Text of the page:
The black hole at the center of the Milky Way — the galaxy in which the Solar System — from time to time, "shoots" into the surrounding space star, accelerated to incredible speeds. These conclusions were based on observations made with the space telescope Hubble, made by scientists at the Harvard-Smithsonian Center for Astrophysics in the U.S. state of Massachusetts.
According to a press release from NASA, the hypothesis that in the center of the Milky Way's monstrous "shooting" the black hole confirmed the observation of one of her running giperbystryh stars — HE 0437-5439. With a unique hardware Hubble astronomers have traced the star passes between the Earth and 11 distant galaxies. These observations allowed the authors of the study, published in the scientific journal The Astrophysical Journal Letters, specify the speed and trajectory of a celestial body.
Blue Star Class B, HE 0437-5439 per second overcomes 723 km, that is, its speed is 2.6 million kilometers per hour. Thus, it is three times faster than sun. Astronomers have tracked its trajectory and found that it starts right at the center of our galaxy.
Previously it was thought that HE 0437-5439 has arrived in the Milky Way galaxy from the next — Boolshogo Magellanic Cloud. In support of this hypothesis, in particular, pointed to a bright blue star — the life of such luminaries in astronomical terms is quite short — about 20 million years. This age HE 0437-5439 would be enough just to fly out of the cloud to the Milky Way.
These estimates, however, differ substantially with the publication in The Astrophysical Journal Letters, which the authors believe that HE 0437-5439 was "running" the black hole of about 100 million years ago. Along the way, experts had to explain how giperbystroy star which were to burn out soon after the "start" failed so far to keep its color.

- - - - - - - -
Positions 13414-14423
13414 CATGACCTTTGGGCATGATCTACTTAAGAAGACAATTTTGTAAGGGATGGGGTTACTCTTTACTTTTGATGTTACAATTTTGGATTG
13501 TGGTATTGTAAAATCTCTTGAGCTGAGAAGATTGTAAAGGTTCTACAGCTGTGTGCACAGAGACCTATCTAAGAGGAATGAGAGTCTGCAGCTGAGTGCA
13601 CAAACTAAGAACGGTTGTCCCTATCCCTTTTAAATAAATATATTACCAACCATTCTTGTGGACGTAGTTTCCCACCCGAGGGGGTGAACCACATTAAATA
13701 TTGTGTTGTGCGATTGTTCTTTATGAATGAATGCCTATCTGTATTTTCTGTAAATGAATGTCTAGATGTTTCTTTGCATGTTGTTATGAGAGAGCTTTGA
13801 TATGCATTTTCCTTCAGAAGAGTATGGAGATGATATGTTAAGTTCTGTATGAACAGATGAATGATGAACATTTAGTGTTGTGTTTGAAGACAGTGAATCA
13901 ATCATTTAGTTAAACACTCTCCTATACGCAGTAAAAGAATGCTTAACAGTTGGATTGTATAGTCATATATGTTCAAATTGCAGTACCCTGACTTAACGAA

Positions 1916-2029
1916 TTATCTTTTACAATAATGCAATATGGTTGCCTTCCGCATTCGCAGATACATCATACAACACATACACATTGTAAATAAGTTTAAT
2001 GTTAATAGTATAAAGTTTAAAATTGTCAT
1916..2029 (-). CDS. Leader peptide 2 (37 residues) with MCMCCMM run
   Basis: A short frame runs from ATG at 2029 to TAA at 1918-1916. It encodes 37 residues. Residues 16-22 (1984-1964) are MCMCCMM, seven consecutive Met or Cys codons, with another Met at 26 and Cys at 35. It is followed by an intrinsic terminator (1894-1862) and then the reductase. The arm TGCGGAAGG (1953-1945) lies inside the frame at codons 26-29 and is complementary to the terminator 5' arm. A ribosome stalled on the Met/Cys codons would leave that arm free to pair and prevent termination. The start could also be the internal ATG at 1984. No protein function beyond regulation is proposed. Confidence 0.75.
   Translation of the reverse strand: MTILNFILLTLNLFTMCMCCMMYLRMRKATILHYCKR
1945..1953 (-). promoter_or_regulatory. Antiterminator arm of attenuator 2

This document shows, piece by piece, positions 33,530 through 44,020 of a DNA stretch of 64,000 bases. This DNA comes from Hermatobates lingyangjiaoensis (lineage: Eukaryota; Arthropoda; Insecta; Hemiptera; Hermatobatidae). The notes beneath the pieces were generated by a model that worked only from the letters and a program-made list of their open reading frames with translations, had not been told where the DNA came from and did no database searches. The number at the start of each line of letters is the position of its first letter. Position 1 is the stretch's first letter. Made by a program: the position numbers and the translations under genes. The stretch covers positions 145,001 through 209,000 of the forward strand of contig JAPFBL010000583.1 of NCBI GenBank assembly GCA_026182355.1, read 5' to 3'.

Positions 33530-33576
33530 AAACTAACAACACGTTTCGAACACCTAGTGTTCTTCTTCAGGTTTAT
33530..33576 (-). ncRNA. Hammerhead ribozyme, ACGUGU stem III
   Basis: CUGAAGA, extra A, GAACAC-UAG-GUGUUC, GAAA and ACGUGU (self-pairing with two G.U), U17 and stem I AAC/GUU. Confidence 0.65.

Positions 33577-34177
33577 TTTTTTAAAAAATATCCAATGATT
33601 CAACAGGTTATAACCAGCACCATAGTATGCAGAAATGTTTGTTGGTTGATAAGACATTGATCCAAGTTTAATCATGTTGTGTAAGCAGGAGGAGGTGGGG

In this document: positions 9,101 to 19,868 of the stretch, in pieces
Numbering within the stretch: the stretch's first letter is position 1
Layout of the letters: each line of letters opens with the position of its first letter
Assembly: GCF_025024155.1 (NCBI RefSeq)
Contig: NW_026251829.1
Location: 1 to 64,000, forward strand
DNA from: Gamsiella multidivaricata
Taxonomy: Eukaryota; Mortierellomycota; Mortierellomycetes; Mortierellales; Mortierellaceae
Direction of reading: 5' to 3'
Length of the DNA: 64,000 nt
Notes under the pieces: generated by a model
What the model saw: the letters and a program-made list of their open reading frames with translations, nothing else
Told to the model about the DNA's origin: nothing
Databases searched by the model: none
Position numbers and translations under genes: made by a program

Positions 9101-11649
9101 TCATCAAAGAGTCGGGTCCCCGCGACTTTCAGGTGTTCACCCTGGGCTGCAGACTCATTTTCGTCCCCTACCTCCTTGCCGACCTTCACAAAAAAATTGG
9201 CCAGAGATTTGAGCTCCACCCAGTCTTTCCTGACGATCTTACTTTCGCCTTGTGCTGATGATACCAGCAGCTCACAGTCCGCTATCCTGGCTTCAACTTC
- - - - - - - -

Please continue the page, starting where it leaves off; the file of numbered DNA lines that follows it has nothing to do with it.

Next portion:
The authors suggest that the original HE 0437-5439 was part of a system of three stars, to move towards the black hole. Once in its gravitational field, one of the three stars of the system was absorbed by the hole, and the other two related to each other by gravity, thrown with great speed. The second star evolved more quickly and HE 0437-5439, becoming a red giant, swallowed his "sister." Together they formed a celestial body that astronomers observed by the Space Telescope.
Giperbystrye stars like HE 0437-5439 — an extremely rare occurrence. Currently known only 16 such bodies. According to the calculations of astronomers, one giperbystruyu has 100,000,000 ordinary stars. However, according to the theory formulated more than 20 years ago, the black hole at the center of the Milky Way "shooting" stars quite often — about once every 100 million years.